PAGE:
It’s Halloween season, so which coaches are scared they might not see Thanksgiving? Less than a month into a six-month long campaign is plenty soon to reach some hasty conclusions.
John MacLean, New Jersey
If the season were to end today, the Devils would have the No. 1 overall pick in the 2011 Entry Draft. This team won the Atlantic Division as recently as oh, last year. MacLean is in his first season as a head coach and the results have been, well, less than promising. New Jersey can’t score, even with the re-signing of Ilya Kovalchuk. The Devils can’t defend. The rapidly-aging Martin Brodeur can’t stop a puck.
Worst of all, general manager Lou Lamoriello came out with the dreaded vote of confidence recently. MacLean, himself a former Devil, went so far as to bench Kovalchuk for a game. The move hasn’t paid off. If MacLean doesn’t turn things around soon, the country’s unemployment will rise up a notch.
Verdict: Lou says MacLean is safe, but how much losing can they take?
Randy Carlyle, Anaheim
The Ducks have a rebuilt defense. Well, in theory. They’re in the process of rebuilding that defense. Anaheim signed defensive stalwart Toni Lydman and Andy Sutton, but injuries to both cost each several games. That all but forced Anaheim to play 2010 first-round pick Cam Fowler significant minutes and Fowler, himself injured, has shown he belongs.
Still, it’s been a work in progress for Carlyle, whose team has been atrocious at times this season. The Ducks couldn’t have gotten off to a worse start but are slowly turning it around. Still, their goal differential is minus-9. Only the Devils have a worse number. Not only has Anaheim gotten embarrassed in several games, the Ducks have resorted to goonism at times.
Verdict: Cooling off but still warm to the touch. The team needs to start stringing together some wins and soon. The Ducks have yet to win two straight games.
Mike Babcock, Detroit
Just kidding. It's true that the Red Wings are last in their division but it's looking like the Central is the toughest this season. Detroit still has a 5-2-1 record.
Lindy Ruff, Buffalo
Here's an intriguing situation. Ruff is currently the longest tenured coach in the National Hockey League (this is his 13th season.) He's been as much a mainstay with the Sabres as has an internal budget. This is also a team, with this coach, who won the Northeast Division last season. They consistently lose quality players and rarely can afford to bring in replacements.
But the Sabres are winless at home. Last in their division, third worst in the Eastern Conference. Not known as a player's coach (just ask Maxim Afinogenov), at some point, you have to wonder if his voice becomes a mindless drone to the players. Last year was their first playoff trip in three years and just the third in the last seven. It's probably not his fault that Ryan Miller has regressed a tad, that management/ownership couldn't find adequate replacements on the blue line or up front, but this team needs a spark of some kind.
Verdict: Has probably earned enough respect to try to right the ship, especially given the restraints in place regarding personnel, but if you can't change the players, you change the coach, right?
Peter Laviolette, Philadelphia
It's pretty much time I think to start the annual question about the Flyers coach, if no one else has done it. Laviolette's done a fine enough job since taking over, including coaching the team to the Stanley Cup Final a year ago. But Philadelphia isn't very good this season, with as-usual shaky goaltending and a lack of firepower from a lot of big-name, high-priced talent.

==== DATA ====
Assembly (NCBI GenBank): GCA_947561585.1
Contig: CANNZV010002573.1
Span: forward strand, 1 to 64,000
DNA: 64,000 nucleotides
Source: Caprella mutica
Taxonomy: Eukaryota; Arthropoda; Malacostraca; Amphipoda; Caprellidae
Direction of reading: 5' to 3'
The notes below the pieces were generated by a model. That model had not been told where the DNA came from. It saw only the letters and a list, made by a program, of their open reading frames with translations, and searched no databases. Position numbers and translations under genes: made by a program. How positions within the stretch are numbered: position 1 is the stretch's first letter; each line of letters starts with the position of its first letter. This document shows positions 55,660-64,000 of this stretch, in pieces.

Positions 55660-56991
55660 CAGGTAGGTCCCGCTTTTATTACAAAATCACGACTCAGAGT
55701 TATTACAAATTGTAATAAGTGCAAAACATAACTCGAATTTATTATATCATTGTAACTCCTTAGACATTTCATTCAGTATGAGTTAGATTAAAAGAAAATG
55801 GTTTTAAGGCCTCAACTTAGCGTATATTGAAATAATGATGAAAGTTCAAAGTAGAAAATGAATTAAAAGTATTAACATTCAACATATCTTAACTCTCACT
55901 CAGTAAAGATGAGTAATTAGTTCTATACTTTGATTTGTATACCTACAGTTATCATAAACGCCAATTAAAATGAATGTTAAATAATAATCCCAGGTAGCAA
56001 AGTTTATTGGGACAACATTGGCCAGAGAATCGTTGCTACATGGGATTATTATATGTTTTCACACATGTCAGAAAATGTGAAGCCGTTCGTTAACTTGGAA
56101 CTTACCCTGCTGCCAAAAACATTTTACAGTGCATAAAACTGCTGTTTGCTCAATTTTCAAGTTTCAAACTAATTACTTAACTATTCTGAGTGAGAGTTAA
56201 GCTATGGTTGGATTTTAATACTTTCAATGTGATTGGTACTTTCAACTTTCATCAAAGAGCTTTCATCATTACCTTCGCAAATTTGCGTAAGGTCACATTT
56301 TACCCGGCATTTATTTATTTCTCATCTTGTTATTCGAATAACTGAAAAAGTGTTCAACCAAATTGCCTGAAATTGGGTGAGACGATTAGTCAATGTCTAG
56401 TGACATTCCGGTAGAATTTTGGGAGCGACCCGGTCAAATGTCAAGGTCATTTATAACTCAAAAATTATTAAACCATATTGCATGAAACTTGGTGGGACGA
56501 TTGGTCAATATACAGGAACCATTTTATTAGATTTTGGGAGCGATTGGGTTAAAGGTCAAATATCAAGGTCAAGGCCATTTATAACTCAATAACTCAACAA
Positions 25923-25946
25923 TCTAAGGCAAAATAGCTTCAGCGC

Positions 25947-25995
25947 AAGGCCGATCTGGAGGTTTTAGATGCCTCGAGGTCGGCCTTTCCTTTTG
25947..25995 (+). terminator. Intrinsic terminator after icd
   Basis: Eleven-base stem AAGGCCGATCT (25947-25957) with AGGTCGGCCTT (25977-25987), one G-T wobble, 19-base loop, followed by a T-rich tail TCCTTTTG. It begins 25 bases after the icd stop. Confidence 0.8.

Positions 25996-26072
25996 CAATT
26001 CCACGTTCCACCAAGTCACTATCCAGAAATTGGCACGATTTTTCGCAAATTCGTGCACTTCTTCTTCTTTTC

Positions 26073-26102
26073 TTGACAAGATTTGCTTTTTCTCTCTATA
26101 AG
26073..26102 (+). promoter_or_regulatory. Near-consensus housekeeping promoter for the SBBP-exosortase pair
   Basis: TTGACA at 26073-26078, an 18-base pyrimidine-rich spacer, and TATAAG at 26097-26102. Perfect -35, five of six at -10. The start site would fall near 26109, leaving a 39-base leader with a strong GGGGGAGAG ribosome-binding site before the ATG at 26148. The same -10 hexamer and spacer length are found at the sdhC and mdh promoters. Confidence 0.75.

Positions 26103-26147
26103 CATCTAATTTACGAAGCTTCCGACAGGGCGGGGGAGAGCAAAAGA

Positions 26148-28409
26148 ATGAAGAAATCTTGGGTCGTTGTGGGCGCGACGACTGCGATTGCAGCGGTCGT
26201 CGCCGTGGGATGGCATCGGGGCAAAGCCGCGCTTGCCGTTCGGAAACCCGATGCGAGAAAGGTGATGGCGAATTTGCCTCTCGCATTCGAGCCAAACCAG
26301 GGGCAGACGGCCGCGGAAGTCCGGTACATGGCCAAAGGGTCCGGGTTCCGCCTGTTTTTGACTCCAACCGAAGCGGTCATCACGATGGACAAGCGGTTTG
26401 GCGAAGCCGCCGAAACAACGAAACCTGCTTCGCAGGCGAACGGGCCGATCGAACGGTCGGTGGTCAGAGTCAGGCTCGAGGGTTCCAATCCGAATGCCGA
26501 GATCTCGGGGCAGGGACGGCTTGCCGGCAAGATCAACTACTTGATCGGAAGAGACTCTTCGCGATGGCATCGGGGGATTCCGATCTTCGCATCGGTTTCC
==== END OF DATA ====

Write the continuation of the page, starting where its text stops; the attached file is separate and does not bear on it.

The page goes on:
It's possible the Flyers have shaken that mantle of being unable to score. They've won two of their last three games, scoring 11 goals in the two wins. It's also possible those games were fluke efforts. They have 14 goals in their other seven games. Not surprisingly, Nikolay Zherdev isn't working out - at least so far - in Philadelphia, and James van Riemsdyk isn't living up to last year's promising rookie season.
Verdict: Fire a coach the season after he got you to the final? Hey, it worked for Pittsburgh.
Cory Clouston, Ottawa; Todd McLellan, San Jose
McLellan is probably a reach at this point. Still, the Sharks came in with pretty high expectations, as usual, and have faltered this season. McLellan did finally get the team out of the first round, however. San Jose also is playing better hockey over the last week. (To play devil's advocate, two of their wins in that time came against Edmonton and New Jersey.) It's unlikely San Jose will stay down for long.
Clouston's had some adversity this season, with injuries to presumptive No. 1 goaltender Pascal Leclaire and top center Jason Spezza. Top offseason acquisition Sergei Gonchar doesn't have a goal, is a minus-6 and playing over 26 minutes a night. Alexei Kovalev is becoming less of an enigma and more of a nuisance. Mike Fisher seems to be in too much marital bliss. Milan Michalek is not making Ottawa fans forget Dany Heatley. At this point, the Senators should blow up and start over. That could start with the coach.
Obviously I had tongue firmly planted in cheek when I said it was time to make some conclusions. All these teams have time to turn the season around and perhaps none of them will be fired. There could be others (Paul Maurice in Carolina, John Tortorella in New York, perhaps even Vancouver's Alain Vigneault or Minnesota's Todd Richards) who take over the list.
(Personally? I doubt Richards gets fired. At least this season.)
It's a long season. But some teams need to make rapid changes or they won't be going anywhere. (Just like Rizzo.)